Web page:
Online digital curriculum resources are game changers at an inner-city primary

 Online digital curriculum resources have proved to be game changers at Snowsfields Primary School in London, which has been using the Mathletics, Reading Eggs and Spellodrome online maths and literacy  digital resources from 3P Learning as part of its efforts to improve results as it moved from an Ofsted rating of ‘requires improvement’ to ‘good with some outstanding teaching’.  Acting assistant head and maths subject leader Zohra Benotmane explains how the resources have made a significant impact on children’s learning, particularly in improving the profile of maths within the school.


About the school

Snowsfields Primary School in Southwark, London is a one-form entry, inner city school, very close to London Bridge and within walking distance of some of the capital’s greatest attractions – which also make fantastic teaching and learning resources - such as the Thames, Tate Modern and Shakespeare’s Globe theatre. There are 28 pupils in each class, with the majority from minority ethnic groups. The proportion speaking English as an additional language is above average at close to 60 per cent and pupil premium children is also well above average. It has a dedicated resource unit for children with autism which takes 14 children from Reception through to Year 6 (age 4 to 11), with two pupils per year group. It is situated in three purpose-built rooms, but most pupils will integrate into the mainstream school for varying lengths of time during the week.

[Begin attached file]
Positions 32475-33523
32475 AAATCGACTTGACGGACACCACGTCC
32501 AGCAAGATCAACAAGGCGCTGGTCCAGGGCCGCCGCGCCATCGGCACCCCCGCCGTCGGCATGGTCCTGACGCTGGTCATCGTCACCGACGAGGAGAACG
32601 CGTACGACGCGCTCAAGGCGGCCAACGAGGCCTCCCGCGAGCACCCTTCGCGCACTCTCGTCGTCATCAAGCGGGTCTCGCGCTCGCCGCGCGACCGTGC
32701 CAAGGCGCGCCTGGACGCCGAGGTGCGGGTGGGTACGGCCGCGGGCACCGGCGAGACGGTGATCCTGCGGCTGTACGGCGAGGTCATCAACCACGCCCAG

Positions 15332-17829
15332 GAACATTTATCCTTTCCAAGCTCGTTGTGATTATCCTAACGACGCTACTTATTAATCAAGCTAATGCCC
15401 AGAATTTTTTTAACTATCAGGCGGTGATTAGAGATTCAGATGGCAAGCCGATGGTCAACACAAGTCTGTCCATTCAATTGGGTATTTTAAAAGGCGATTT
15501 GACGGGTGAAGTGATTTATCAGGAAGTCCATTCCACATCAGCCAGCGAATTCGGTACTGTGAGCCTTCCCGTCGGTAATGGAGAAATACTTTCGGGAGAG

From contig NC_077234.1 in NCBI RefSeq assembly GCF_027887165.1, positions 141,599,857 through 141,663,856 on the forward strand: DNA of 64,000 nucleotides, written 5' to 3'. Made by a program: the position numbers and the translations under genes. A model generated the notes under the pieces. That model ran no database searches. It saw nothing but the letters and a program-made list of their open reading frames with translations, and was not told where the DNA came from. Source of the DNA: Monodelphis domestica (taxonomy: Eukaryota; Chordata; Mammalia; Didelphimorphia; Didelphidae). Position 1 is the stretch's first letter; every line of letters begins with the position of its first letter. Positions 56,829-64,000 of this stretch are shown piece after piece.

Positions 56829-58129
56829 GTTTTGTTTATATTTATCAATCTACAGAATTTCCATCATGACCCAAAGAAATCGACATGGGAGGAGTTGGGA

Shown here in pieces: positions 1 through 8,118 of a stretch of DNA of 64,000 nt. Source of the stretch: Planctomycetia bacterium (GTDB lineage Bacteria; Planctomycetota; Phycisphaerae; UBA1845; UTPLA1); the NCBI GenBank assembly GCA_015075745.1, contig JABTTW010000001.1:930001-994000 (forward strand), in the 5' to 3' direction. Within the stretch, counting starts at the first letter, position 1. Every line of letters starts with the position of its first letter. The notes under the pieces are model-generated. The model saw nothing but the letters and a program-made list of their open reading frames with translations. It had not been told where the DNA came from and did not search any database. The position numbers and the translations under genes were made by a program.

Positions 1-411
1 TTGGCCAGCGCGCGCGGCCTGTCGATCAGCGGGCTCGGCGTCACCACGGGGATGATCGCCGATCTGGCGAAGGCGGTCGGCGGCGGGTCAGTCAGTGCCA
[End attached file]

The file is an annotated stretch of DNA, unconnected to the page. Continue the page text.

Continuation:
The challenges faced
As a fully inclusive school we take a wide range of pupils with differing skills and abilities and a varied spectrum of needs.  All teaching is planned to develop outstanding learners who, among other things, have high expectations of themselves, take responsibility for their learning and use a range of resources and strategies effectively. We want ‘I can” children.

To promote this, we foster a culture where children have ownership of their learning. We want to ensure lessons are fun, interesting and accessible. It’s also vital that we recognise and praise their efforts and celebrate all successes and achievements.

When children have special educational needs we make every effort to give extra help in the usual classroom setting. This may mean that some children are given similar work to the rest of the class, but at a different level of difficulty.


The solution

I first came across 3P Learning and Mathletics five years ago when I was a Year 6 teacher. My topic was the rainforest and I was having trouble finding suitable activities related to that around maths. I discovered Mathletics, which had this link to the rainforest – and more!  I liked what I saw and so I pleaded for the school to buy it for one year. They did - and after which there was no turning back.

The children loved the interaction from the start. It was the first platform where they could compete and they especially loved the element of competition and the World Maths Day.